Recent rainfall helps alleviate drought conditions
Published 9:00 am Friday, February 9, 2018
HUGULEY — According to the Chambers County Emergency Management Agency, recent rain has helped with drought conditions but the county remains on the borderline between dry and being in a moderate drought.
“Valley is a little higher on the Palmer Severity Index,” Deputy Director Kathy Hornsby told The Times-News. “It’s in a moderate drought. Lanett is a little lower on the scale but is in an overall dry weather condition.”
In other words, the area could really use the rain that’s in the forecast over the next several days.
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The Palmer Severity Index is a widely accepted measurement of drought conditions and is used by such organizations as the National Weather Service and the National Oceanic and Atmospheric Administration, or NOAA. It was developed in 1965 by meteorologist Wayne Palmer of the U.S. Weather Bureau’s Office of Climatology.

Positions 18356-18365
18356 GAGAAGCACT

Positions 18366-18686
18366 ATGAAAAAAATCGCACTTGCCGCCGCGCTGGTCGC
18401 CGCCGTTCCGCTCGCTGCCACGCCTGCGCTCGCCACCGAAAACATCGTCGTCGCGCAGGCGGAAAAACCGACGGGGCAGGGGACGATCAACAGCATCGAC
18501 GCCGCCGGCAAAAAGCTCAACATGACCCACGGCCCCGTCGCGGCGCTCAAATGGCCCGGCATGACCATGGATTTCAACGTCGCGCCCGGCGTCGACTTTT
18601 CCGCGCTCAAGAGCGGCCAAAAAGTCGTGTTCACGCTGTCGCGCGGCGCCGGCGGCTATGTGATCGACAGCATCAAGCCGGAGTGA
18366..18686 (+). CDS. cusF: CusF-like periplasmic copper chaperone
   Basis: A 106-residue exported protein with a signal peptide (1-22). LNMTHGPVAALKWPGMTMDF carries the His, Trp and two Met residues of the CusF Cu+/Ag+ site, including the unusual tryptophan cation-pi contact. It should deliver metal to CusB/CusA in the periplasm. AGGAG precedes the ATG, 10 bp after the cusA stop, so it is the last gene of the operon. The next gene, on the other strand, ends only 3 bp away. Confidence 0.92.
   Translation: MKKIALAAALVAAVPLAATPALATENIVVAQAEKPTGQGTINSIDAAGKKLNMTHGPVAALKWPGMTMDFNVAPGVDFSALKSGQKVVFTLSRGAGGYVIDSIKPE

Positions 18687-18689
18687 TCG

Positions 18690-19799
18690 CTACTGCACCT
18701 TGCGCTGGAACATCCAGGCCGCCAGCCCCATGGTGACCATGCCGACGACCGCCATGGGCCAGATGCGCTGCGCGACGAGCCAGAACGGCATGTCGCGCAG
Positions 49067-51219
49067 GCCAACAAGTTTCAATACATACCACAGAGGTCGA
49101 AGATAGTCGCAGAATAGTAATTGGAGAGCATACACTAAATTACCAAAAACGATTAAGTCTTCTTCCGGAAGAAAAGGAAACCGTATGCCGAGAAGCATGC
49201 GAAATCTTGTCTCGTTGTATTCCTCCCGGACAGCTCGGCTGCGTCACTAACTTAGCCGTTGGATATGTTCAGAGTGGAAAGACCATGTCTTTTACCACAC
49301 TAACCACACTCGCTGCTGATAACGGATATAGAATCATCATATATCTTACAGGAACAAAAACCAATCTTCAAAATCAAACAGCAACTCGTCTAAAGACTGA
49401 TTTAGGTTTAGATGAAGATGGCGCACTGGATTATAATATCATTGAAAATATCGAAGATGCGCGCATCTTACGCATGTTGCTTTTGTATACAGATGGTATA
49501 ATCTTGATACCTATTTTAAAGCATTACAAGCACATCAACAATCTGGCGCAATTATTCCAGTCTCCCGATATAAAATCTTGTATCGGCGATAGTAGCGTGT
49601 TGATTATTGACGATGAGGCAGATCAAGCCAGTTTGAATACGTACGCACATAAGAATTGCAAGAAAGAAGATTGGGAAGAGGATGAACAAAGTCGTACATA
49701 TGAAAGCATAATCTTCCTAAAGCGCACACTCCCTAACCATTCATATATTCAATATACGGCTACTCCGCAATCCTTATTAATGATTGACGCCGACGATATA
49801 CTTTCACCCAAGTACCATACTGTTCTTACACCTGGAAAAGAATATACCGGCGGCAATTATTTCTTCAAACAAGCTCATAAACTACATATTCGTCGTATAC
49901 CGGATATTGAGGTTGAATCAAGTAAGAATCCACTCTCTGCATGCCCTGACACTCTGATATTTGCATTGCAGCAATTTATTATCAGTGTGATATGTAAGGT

To see the current PSI drought meter for the local area, go to https://www.drought.gov/drought/.
“After going to the page,” said Hornsby. “Scroll down midways to ‘How Drought is Affecting Your Neighborhood’ and enter your zip code. Today’s reading has Lanett in the dry zone and Valley in the moderate drought zone.”
The drought meter goes from a turnip green color for “wet,” yellow for dry conditions, peach for moderate drought, orange for severe drought, red for extreme drought and burgundy for exceptional drought.
At the present time, LaFayette, Lanett and West Point are in the yellow zone while Valley and areas south are in the peach-colored zone.
According to the National Weather Service’s Birmingham office, the central Alabama region including Chambers, Randolph, Clay, Tallapoosa, Coosa, Elmore, Montgomery and Dallas counties, are faring better than the rest of the state. They are in the dry zone, not quite in a drought. Most of Alabama is experiencing a moderate drought.
The Wiregrass region of southeast Alabama extending to Baldwin County and the north-central region of the state extending from Tuscaloosa County through Jefferson County toward the northeast corner of Alabama are experiencing extreme drought conditions.